Kellie Gerardi, a researcher for the International Institute for Astronautical Sciences, will make the trip to “conduct experiments and test new healthcare technologies,” the company said.
“Virgin Galactic expects to provide new benefits to the space science research community by offering repeatability, affordability and quality of the weightless environment, which have historically been barriers for many wanting to conduct space-flight research.”
Virgin, founded and partly owned by U.K. entrepreneur Richard Branson, recently traded at $32, up 2.8%. The stock, which finished Wednesday trading up 7.8%, has climbed 13% in the past six months.
“Kellie will unbuckle from her seat and undertake the actions necessary to complete each experiment during several minutes of weightlessness,” Virgin said.
“The research experiments will include bio-monitoring instrumentation, including the Astroskin Bio-Monitor wearable sensors system.”
The system measures “the biological effects of launch, weightlessness, reentry, and landing on space-flight participants,” the company said.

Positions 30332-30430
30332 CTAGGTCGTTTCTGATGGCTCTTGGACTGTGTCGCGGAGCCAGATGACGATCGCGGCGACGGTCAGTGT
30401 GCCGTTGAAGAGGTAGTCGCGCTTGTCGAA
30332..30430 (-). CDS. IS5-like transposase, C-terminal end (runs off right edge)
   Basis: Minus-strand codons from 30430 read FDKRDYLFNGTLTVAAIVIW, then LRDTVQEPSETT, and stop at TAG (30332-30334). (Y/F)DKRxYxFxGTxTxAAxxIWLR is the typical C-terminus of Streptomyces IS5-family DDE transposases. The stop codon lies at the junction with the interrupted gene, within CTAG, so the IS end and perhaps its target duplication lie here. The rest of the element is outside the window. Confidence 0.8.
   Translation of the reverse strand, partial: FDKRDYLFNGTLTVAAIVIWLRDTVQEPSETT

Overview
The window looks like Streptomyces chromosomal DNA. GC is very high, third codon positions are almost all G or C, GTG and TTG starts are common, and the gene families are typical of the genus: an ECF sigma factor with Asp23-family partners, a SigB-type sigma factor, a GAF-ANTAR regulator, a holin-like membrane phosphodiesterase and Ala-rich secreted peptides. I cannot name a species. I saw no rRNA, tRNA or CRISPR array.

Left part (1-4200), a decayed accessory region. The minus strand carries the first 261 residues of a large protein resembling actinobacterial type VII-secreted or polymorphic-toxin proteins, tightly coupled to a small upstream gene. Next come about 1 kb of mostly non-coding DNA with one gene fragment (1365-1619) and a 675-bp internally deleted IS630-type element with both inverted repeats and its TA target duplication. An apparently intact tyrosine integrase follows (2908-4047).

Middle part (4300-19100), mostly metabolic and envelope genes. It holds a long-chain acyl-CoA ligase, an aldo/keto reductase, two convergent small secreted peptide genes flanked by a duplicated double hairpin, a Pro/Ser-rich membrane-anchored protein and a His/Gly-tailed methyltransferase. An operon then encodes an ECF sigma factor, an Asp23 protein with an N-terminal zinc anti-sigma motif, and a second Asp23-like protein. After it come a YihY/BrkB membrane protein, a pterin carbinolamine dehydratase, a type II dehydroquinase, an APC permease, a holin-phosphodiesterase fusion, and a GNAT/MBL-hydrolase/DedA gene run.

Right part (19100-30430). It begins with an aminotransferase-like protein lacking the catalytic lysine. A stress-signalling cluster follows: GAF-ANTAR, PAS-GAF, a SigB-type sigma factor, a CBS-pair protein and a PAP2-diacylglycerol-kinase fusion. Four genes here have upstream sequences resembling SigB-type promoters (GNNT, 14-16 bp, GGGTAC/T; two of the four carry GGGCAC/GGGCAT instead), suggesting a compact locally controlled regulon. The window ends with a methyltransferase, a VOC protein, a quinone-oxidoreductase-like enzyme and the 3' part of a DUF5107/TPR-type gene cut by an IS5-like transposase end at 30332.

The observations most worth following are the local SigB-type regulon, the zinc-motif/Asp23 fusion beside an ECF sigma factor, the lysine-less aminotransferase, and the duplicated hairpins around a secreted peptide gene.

“A second piece of research includes a free-floating fluid configuration experiment, whose data can be used to help inform novel technologies ranging from fluid-based accelerometer systems to humidifiers for spacecraft life support systems, and new syringe designs for administering medication in space."
Last month, Virgin finished its first space flight from Spaceport America, N.M., its third successful trip outside planet Earth. It collected key data for the Federal Aviation Administration. The trip’s success pushed Virgin shares higher.
Afterward, TheStreet.com Founder Jim Cramer compared Virgin to a non-fungible token.